There’s an article in the NYT about the differences between a janitor at Kodak in the early 1980s, and a janitor at Apple today. It quite correctly observes the differences, but fails to grasp why:-

Ms. Evans was a full-time employee of Kodak. She received more than four weeks of paid vacation per year, reimbursement of some tuition costs to go to college part time, and a bonus payment every March. When the facility she cleaned was shut down, the company found another job for her: cutting film.

Ms. Ramos is an employee of a contractor that Apple uses to keep its facilities clean. She hasn’t taken a vacation in years, because she can’t afford the lost wages. Going back to school is similarly out of reach. There are certainly no bonuses, nor even a remote possibility of being transferred to some other role at Apple.

Yet the biggest difference between their two experiences is in the opportunities they created. A manager learned that Ms. Evans was taking computer classes while she was working as a janitor and asked her to teach some other employees how to use spreadsheet software to track inventory. When she eventually finished her college degree in 1987, she was promoted to a professional-track job in information technology.

Some years ago, I read a book by Tom Peters called The Brand You 50. To anyone who doesn’t know Tom Peters, his delivery isn’t too different at times to an overcaffeinated televangelist. But, he understood a central and important point about the change that was going on in the late 90s, that people were not their employer, that careers at companies involving joining at the bottom in late teenage years and retiring with a clock 40 years later were over. I thought it one of the most important books I’d ever read because of the insight and the advice it gave.

And this change didn’t just happen because Kodak were nicer people than Apple. Shareholders want a return on investment. Preferably, as much as you can give them. So, why did it happen?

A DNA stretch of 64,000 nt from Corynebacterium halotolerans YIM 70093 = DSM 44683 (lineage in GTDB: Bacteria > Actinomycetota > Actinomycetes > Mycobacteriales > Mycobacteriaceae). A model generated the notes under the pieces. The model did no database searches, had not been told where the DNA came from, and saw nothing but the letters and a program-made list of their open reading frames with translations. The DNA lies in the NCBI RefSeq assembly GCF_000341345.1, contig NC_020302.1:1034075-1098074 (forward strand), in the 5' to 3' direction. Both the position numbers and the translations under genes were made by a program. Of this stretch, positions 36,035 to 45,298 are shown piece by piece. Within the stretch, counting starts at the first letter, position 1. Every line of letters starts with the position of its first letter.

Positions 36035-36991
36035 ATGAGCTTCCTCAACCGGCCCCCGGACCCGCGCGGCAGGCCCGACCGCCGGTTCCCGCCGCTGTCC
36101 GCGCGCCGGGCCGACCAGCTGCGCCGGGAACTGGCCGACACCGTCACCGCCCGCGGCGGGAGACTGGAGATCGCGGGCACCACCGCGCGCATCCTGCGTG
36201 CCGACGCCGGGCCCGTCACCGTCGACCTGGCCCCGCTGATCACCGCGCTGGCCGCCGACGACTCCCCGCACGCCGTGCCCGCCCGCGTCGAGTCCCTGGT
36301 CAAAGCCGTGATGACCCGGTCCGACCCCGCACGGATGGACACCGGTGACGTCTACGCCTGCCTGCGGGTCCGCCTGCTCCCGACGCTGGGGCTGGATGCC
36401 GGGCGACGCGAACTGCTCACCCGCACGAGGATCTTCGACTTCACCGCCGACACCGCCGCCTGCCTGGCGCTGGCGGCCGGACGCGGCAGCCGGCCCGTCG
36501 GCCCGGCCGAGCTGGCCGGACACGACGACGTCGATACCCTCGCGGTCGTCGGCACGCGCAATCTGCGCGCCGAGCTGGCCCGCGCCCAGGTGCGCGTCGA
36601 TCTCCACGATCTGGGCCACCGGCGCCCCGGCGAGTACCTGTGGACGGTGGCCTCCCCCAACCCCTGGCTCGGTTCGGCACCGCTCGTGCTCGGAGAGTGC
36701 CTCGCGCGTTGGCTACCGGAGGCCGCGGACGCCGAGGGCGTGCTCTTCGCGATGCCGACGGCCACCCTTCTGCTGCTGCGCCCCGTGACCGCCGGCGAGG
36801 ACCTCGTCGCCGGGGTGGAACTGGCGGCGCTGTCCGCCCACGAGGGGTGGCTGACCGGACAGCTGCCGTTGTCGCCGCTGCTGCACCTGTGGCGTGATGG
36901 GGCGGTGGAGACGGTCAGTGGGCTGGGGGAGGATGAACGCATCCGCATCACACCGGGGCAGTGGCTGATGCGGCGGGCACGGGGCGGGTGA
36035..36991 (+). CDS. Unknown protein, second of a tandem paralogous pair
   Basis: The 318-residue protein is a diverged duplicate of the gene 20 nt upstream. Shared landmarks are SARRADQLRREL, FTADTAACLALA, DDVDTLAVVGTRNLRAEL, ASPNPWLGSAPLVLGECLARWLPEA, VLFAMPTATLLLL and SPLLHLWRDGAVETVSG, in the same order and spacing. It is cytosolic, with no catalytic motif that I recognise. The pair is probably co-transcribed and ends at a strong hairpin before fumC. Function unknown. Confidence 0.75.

In 1982, an hour-long long-distance phone call in 1980 cost the equivalent of $72 in today’s money. Almost no desks in offices had computers on them. There was no way to easily move data between companies. And with those costs and without the internet, that made outsourcing expensive and introduced delays. Paying people was expensive, frequently using cash.

All of this made everything much more local than it is today. Companies couldn’t outsource so easily because of the extra costs and delays in communications. So, they had lots of internal functions. I worked for a company in the mid-80s that had its own car fleet management and printing section. We printed our own business cards. No-one would do that today., but it was the sensible thing for them.

This also extended to life outside of work. Your relationship with your bank was more personal. You would get credit for a mortgage or get some grace on it if you hit hard times based on a person in a bank knowing you were good for it.

And this all meant less mobility of office workers, whether in terms of geographical locations or who you worked for.

Employers weren’t paternal because of their good nature. Kodak weren’t kind and Apple unkind. It was about the incentives on offer. A company in the early 80s could invest in training someone and raise their level of skill, leading to a rise in salary and progression in life because they had a very good chance of realising their investment because people rarely left.

Once people became more mobile, people started to leave more. They could get trained, get a little experience and leave. Employers started to realise that their investment wasn’t paying off. They were training up people who were then poached by other employers who hadn’t paid the training costs.

A few companies in the early 90s tried to get around this by doing things like locking people into contracts where if they left before 2 years, they’d have to pay back the loans, but courts took a rather dim view of this practice and threw the cases out, so companies stopped doing it, and stopped training so much.

The central point of Peters’s book is that you’re no longer “a company man”. You’re your own man. It’s about self-improvement, not expecting the company to do it for you. The loss of paternalistic companies isn’t down to politicians, or a fad, it’s a change wrought by technological change. You can fight that and lose, or you can accept it and work with it.

So, my advice to Ms Ramos is to find something to learn to improve her skills. And no, not going to college and pouring 3 years into a BA in Medieval History, but finding something that you can do that someone wants you to be doing. Ms Evans might have had an advantage of a leg up by getting some evening classes back in the 1980s, but there are other options today with books and e-learning, some of which is free, but even the paid-for options are less than $25/month.

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Companies Old and New